According to the park's website: "Old Man's Cave derives its name from the hermit Richard Rowe who lived in the large recess cave of the gorge. His family moved to the Ohio River Valley around 1796 from the Cumberland Mountains of Tennessee to establish a trading post. He and his two dogs traveled through Ohio along the Scioto River in search of game. On one side trip up Salt Creek, he found the Hocking Region. Rowe lived out his life in the area and is buried beneath the ledge of the main recess cave. Earlier residents of the cave were two brothers, Nathaniel and Pat Rayon, who came to the area in 1795. They built a permanent cabin 30 feet north of the cave entrance. Both brothers are buried in or near the cave. Their cabin was later dismantled and relocated on the nearby Iles farm to be used as a tobacco drying house."
We were intrigued. Live an entire lifetime in a cave? What sort of place was this anyway?
The cave is located in a gorge cut through sandstone by Salt Creek. There are several waterfalls and lots of hiking options. Given our limited time, we opted to take the 2-mile hike that took in the upper and middle waterfalls and the cave itself.
It was warmer than usual on New Years day, cloudy and threatening rain but the temperatures stayed in the 40's. The ground however, was soggy, soggy, soggy from the heavy rains of the past few days.
We hoped that the rain meant that the waterfalls in the park would be flowing full. They did not disappoint.
I wondered how those people got down there...
and soon found out. The trail winds down and down, and I have to admit there were times when my vertigo nearly had me frozen against the cliffs. The steps are stone and many are not level and/or are high steps for a short person with a bad knee, but here and there kind young men grabbed my hands and helped me over some of the harder places. Bless them! I was determined to go on and not turn back after coming all this way. Vertigo is an odd thing--I never know when it's going to hit. This day, it reared its mean old head a few times but in the end I won.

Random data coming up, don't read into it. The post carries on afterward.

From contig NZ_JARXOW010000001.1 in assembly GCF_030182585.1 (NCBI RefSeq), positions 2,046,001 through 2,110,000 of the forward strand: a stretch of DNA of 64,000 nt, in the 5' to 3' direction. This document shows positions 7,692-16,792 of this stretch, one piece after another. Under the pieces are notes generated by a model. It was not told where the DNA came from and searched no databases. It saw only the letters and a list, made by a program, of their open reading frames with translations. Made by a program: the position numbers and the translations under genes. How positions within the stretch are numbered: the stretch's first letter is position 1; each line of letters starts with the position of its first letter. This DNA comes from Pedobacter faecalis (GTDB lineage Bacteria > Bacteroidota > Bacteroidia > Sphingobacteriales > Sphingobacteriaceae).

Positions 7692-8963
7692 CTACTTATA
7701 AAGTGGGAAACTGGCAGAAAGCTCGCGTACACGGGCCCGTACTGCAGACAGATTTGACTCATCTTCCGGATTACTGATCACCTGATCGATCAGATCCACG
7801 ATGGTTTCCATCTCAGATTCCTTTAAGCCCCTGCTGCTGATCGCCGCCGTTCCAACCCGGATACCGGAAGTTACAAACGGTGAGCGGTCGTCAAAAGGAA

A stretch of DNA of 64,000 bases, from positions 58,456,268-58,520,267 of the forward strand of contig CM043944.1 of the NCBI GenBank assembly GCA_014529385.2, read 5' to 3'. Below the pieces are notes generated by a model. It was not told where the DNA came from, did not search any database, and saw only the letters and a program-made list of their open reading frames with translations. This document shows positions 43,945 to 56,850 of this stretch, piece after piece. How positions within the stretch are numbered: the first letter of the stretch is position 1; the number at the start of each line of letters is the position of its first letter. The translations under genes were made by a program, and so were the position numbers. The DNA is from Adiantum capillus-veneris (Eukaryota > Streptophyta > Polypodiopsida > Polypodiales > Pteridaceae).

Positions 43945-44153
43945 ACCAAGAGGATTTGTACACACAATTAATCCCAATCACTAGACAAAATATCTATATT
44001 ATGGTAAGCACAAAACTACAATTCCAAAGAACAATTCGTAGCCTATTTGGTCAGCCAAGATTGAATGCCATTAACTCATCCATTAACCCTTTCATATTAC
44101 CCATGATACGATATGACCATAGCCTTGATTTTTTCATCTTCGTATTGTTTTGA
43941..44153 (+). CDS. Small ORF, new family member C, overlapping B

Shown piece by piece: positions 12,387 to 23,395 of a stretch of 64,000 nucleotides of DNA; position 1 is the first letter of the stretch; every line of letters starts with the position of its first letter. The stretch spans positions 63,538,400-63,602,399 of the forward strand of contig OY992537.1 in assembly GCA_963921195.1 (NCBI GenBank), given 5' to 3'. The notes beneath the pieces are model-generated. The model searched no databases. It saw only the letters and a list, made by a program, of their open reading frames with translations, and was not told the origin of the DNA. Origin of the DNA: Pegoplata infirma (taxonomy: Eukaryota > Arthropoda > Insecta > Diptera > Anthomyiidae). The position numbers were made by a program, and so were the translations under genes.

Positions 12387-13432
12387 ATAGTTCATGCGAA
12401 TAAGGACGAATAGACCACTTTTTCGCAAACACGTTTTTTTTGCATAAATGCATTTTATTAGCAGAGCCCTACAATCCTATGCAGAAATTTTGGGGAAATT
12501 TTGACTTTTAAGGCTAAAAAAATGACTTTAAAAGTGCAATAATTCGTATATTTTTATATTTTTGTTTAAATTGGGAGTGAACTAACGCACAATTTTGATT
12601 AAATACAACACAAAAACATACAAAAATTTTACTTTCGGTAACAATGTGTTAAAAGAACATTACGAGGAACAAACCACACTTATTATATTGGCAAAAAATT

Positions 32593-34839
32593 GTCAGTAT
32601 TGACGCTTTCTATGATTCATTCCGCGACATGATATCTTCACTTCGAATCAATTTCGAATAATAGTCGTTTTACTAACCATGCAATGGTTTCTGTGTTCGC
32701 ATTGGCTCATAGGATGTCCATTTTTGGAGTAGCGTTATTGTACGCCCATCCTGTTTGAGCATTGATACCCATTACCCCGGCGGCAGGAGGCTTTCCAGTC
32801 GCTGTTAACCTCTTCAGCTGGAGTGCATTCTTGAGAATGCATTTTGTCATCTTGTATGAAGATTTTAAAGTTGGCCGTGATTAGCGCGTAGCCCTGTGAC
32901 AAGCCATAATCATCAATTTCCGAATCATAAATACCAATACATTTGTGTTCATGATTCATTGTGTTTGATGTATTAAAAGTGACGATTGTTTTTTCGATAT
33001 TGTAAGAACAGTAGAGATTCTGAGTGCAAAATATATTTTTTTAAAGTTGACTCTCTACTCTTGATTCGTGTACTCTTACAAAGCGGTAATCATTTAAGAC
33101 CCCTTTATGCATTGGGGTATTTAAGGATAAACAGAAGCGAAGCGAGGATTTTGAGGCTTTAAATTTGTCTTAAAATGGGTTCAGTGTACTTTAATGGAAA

The green lushness of the place reminded me very much of Beartown Rocks in Pocahontas County, WV. Ferns abounded and I wondered what it must be like in this place in summer.
Amazing rock formations everywhere.
And waterfalls! A person could satisfy their waterfall craving here!
This wild whirlpool is called the Devil's Bathtub. Can you imagine tying a load of clothes in a sack and dangling it in that? I bet the clothes would be clean in no time.
Larry enjoyed trying out his new phone's camera. He's still getting the hang of it, but he took many photos during our walk.
These steps caused me to catch my breath! At the bottom I found I could not make my feet move. I was frozen to the wall, until a nice young man, who had been watching me come down, came over and gave me a helping hand. Whew.
At the bottom of the steps, this place--well worth the scare.
Along the path, a witch hazel shrub was in bloom. It was nice to see something flowering on the first day of the year.
More falls, which we would cross...see the path there?
Huge, jutting rocks hang overhead...
This bridge was another vertigo-inducing experience. Normally I'd skip right across something like this but it took everything in me to cross it this time.
Far above, the A-frame bridge we would cross later on our way out.
The pale area in this photo was such a surprise--it looked like the sun was shining on it, but it's actually a completely dry area under a gigantic hanging rock--the Old Man's Cave.
Roots of an overturned tree drew my eyes; they looked like basket-weaving.
Then through a tunnel..
and under a small waterfall...
through another tunnel...
and there it was, the yawning opening of a gigantic cave. I wish I had some people in this photo to give an idea of the scale of the place.
Here Larry talks under the cave to a young veteran we met along the way. More about him later.
Can you imagin living in this place? Shelter, running water, plenty of game, wood for fuel, and natural protection from any marauding Natives that might pass by. Perfection.
Copyright Susanna Holstein. All rights reserved. No Republication or Redistribution Allowed without attribution to Susanna Holstein.